IPSS Theses and Dissertations

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    The Challenges of Post-conflict Peace Building in Africa (With Focus on Rwanda)
    (Addis Ababa University, 2009-06-01) Dechasa Gurmu; Marcel Leroy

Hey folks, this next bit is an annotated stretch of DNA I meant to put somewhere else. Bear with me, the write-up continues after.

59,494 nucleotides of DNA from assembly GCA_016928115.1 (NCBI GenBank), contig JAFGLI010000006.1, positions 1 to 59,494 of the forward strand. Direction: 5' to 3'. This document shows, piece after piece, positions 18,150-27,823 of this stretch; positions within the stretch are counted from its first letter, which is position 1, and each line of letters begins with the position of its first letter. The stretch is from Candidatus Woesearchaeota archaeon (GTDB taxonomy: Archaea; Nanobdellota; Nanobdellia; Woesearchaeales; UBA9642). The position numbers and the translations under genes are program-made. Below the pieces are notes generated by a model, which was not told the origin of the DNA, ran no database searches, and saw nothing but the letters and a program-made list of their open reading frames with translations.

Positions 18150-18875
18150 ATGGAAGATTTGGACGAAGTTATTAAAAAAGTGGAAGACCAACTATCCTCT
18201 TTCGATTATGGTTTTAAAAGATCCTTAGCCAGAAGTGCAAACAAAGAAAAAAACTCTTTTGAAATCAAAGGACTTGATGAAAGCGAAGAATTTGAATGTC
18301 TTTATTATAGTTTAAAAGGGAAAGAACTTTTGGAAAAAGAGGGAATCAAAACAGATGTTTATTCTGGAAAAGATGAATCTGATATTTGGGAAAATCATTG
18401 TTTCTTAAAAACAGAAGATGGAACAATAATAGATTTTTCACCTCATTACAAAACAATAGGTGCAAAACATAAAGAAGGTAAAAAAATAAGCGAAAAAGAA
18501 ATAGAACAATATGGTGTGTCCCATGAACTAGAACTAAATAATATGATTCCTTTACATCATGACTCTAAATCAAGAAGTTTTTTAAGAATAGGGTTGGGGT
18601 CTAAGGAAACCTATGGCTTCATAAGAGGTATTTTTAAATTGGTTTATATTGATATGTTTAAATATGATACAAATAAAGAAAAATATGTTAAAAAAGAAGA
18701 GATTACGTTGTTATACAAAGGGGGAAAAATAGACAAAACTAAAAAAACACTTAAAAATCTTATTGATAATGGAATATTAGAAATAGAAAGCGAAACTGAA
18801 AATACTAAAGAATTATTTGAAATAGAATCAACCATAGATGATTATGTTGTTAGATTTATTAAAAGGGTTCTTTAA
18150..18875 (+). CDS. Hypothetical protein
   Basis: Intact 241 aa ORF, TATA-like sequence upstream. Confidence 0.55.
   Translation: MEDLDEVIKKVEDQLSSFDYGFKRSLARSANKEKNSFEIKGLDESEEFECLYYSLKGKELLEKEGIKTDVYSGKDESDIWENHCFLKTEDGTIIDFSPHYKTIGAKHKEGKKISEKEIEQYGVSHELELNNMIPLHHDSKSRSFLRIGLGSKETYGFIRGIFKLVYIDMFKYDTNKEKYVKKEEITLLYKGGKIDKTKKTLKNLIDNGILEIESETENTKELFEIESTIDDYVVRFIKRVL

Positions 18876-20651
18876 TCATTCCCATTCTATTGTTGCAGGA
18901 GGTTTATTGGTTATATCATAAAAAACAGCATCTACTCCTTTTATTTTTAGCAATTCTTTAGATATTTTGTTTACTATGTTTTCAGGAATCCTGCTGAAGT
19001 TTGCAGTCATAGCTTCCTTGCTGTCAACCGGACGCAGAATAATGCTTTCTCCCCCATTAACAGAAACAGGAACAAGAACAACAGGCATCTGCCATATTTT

In 1992, the former UN Secretary-General, Boutros Boutros Ghali, introduced the concept of Post-conflict Peace Building in his document known as 'An Agenda for Peace'. The new concept of post-conflict peace building which encompasses multi-faceted programs that are geared towards sustainable peace and development is a result of this document. Africa has been the victim of confl icts first due to the colonial wars and later on due to civil wars between rival political parties and ethnic groups. On top of this, the peace agreements that arc made are often violated and conflict relapse takes place. This problem is the focus of this research. The research explores why post-conflict African states often fail to achieve sustainable peace. It follows that exploring the challenges to post-conflict peace bui lding becomes the objective of the research. It is mainly a quaJitative research of secondary data in which African conflicts and their impacts as well as the post-confl ict peace building chaJlenges were reviewed. Reference was made to books, journaJs, papers and websites that focus on these issues. The research is focused mainly on the conflict in Rwanda that includes the horrific events of the genocide and its aftennath of post-conflict peace building efforts. Alongside the investigation of the conflict and post-conflict peace building activities in Rwanda, a brief overview of the conflicts and post-conflict situations of Mozambique and Angola were taken for the sake of comparing the progress of confl icts and peace building opportunities and constraints in different socio-economic, cultural, politica1, and country specific situations. Moreover, key-informant data from a few Rwandese and a Burundian residents in Addis were collected and used for the purpose of complementing and enriching the secondary data. The informants possess a rich knowledge of the conflicts in tbe Great Lakes Region in general and that of Rwanda in particular. This primary data though limited to Rwanda and the Great Lakes Region, has also served as a counter-checking mechanism for the various secondary data sources. The study indicates that the major challenges to postconflict peace building are: security, functional law and order, socio-economic reconstruction, governance and participation, and the resettlement of refugees and internally displaced people (IDPs), in that order of priority. Finally, it has been found that the success of a sustainable post-conflict peace building depends on a coordinated, coherent, holistic. and country-specific approach that focuses on local ownership and participation.